Sunday, 11 August 2013

Varicose veins need a team approach - NICE guidelines

Traditionally, many doctors assess varicose veins by themselves. Sometimes they just look and examine the patient. More often they use a hand-held Doppler device to listen to the veins. Over the last 5 to 10 years, it has become clear that anything less than a full duplex ultrasound scan will miss problems and would lead to suboptimal treatment in a large proportion of patients.

Of course this means that to get the best results, patients not only need to have a duplex ultrasound scan of their veins, but it needs to be done by an expert.

Doctors who treat veins need to have many skills including talking to patients, examining them, operating and have many other demands on their time outside of the clinical room. If the same doctors try to scan their patients as well, not surprisingly it is unlikely that they will be anywhere near as good as a dedicated vascular technologist who does nothing but vein scans every working day.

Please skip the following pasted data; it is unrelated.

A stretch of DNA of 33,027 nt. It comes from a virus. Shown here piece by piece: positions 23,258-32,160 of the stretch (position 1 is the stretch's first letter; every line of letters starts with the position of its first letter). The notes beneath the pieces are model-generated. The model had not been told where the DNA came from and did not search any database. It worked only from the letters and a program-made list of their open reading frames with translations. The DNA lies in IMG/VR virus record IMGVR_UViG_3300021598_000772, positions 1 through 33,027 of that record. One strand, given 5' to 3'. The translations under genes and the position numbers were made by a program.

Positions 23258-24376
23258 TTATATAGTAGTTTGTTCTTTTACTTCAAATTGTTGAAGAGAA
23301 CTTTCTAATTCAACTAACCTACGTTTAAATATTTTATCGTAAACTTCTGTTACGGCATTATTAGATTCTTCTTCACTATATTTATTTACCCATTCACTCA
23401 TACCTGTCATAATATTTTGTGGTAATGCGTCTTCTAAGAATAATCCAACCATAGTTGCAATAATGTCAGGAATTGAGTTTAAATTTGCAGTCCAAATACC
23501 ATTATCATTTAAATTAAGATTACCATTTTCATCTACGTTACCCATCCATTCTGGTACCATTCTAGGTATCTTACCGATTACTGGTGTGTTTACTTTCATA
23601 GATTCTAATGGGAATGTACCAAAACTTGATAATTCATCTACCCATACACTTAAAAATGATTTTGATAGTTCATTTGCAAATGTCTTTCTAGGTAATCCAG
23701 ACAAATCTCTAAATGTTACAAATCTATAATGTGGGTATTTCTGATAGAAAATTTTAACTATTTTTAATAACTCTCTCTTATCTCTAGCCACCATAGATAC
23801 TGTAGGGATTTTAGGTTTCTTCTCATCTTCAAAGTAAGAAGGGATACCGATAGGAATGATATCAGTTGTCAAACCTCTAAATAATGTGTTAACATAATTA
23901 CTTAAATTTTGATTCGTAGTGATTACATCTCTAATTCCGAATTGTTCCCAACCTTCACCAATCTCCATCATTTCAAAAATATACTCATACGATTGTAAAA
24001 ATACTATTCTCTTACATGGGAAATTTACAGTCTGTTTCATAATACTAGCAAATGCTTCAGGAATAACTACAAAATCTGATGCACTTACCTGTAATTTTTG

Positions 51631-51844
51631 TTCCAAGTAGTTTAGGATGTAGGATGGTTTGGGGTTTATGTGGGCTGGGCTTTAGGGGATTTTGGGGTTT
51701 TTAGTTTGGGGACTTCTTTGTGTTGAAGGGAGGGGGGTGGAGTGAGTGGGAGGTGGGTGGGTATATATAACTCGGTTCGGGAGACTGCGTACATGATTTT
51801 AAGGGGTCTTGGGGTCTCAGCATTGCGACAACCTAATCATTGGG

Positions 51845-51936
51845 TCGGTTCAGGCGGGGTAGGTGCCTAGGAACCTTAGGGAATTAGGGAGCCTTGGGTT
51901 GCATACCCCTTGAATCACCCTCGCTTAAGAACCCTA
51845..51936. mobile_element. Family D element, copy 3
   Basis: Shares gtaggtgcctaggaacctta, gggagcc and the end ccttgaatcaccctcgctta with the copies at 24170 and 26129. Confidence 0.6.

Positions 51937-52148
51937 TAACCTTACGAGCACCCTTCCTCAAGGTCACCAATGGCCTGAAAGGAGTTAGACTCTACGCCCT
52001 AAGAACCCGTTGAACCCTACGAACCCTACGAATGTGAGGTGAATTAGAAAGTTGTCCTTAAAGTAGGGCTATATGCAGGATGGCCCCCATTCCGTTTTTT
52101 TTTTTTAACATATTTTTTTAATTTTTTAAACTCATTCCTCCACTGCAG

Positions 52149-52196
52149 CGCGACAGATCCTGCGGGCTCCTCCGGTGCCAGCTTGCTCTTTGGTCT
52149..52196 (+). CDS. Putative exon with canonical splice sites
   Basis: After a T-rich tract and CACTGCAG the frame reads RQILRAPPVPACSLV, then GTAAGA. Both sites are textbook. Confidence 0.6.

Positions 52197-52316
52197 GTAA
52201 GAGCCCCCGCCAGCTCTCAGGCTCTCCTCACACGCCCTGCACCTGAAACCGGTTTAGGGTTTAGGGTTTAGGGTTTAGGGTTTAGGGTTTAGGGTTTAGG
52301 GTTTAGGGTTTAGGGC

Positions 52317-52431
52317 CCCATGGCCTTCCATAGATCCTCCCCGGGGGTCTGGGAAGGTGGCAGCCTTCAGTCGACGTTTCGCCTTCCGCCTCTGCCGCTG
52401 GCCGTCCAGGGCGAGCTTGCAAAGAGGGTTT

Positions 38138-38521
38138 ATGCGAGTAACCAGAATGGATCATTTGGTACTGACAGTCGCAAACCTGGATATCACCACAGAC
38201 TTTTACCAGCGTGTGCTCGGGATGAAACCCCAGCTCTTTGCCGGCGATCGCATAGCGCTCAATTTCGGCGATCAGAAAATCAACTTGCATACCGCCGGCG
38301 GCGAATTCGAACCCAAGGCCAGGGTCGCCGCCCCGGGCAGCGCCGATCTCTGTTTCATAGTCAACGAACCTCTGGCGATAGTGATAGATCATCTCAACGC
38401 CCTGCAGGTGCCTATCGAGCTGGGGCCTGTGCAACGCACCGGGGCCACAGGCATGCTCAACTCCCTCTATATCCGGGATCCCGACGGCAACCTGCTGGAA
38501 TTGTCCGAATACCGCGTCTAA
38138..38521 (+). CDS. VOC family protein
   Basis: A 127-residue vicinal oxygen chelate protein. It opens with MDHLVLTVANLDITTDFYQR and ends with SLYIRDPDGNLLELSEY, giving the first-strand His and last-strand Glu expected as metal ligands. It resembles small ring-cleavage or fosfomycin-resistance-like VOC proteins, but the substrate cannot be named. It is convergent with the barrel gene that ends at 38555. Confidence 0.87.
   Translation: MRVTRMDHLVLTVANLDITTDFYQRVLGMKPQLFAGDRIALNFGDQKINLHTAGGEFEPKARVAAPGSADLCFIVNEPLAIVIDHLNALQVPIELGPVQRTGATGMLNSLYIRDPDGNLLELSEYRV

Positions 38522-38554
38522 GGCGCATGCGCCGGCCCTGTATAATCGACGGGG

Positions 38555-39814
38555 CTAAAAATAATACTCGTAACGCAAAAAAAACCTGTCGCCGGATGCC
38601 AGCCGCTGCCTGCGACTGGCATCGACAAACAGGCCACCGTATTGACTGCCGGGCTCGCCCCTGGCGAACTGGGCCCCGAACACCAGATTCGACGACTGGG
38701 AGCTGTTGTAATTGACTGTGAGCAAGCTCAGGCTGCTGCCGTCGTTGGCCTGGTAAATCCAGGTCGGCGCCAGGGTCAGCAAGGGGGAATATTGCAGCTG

This has been the view of The Whiteley Clinic since 1999 and all of our courses have always taught that scan should be done by dedicated ultrasound technicians (or indeed radiologists or other trained vascular scientists provided they only do vein ultrasound scanning) who support the doctors assessing and treating the patients.

Although this has been popular with many areas of the medical community, it has been a great relief to find that the National Institute for Health and Care Excellence (NICE) has produced guidelines are fully support The Whiteley Clinic's position.

From now on, all patients with varicose veins, leg ulcers or any other venous problems covered by this guidance should be referred to a multidisciplinary team for assessment and treatment.

Read the NICE guidelines at:

See commentary:

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